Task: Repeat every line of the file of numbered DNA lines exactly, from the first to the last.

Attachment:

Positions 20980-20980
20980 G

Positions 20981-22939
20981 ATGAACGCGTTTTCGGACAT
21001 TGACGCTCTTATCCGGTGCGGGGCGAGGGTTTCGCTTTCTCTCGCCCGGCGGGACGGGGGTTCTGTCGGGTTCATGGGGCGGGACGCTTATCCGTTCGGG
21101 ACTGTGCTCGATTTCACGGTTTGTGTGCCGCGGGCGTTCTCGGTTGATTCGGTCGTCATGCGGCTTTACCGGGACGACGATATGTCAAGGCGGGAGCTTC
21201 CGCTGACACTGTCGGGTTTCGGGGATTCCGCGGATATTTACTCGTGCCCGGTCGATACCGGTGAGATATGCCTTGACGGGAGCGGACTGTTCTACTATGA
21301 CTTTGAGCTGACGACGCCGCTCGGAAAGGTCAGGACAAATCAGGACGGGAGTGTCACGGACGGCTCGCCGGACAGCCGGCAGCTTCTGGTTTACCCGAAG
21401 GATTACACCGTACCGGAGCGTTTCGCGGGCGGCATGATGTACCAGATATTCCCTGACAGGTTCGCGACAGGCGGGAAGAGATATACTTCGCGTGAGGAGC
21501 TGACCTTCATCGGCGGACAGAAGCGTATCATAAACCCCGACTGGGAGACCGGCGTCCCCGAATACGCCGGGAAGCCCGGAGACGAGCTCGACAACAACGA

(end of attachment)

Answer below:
Positions 20980-20980
20980 G

Positions 20981-22939
20981 ATGAACGCGTTTTCGGACAT
21001 TGACGCTCTTATCCGGTGCGGGGCGAGGGTTTCGCTTTCTCTCGCCCGGCGGGACGGGGGTTCTGTCGGGTTCATGGGGCGGGACGCTTATCCGTTCGGG
21101 ACTGTGCTCGATTTCACGGTTTGTGTGCCGCGGGCGTTCTCGGTTGATTCGGTCGTCATGCGGCTTTACCGGGACGACGATATGTCAAGGCGGGAGCTTC
21201 CGCTGACACTGTCGGGTTTCGGGGATTCCGCGGATATTTACTCGTGCCCGGTCGATACCGGTGAGATATGCCTTGACGGGAGCGGACTGTTCTACTATGA
21301 CTTTGAGCTGACGACGCCGCTCGGAAAGGTCAGGACAAATCAGGACGGGAGTGTCACGGACGGCTCGCCGGACAGCCGGCAGCTTCTGGTTTACCCGAAG
21401 GATTACACCGTACCGGAGCGTTTCGCGGGCGGCATGATGTACCAGATATTCCCTGACAGGTTCGCGACAGGCGGGAAGAGATATACTTCGCGTGAGGAGC
21501 TGACCTTCATCGGCGGACAGAAGCGTATCATAAACCCCGACTGGGAGACCGGCGTCCCCGAATACGCCGGGAAGCCCGGAGACGAGCTCGACAACAACGA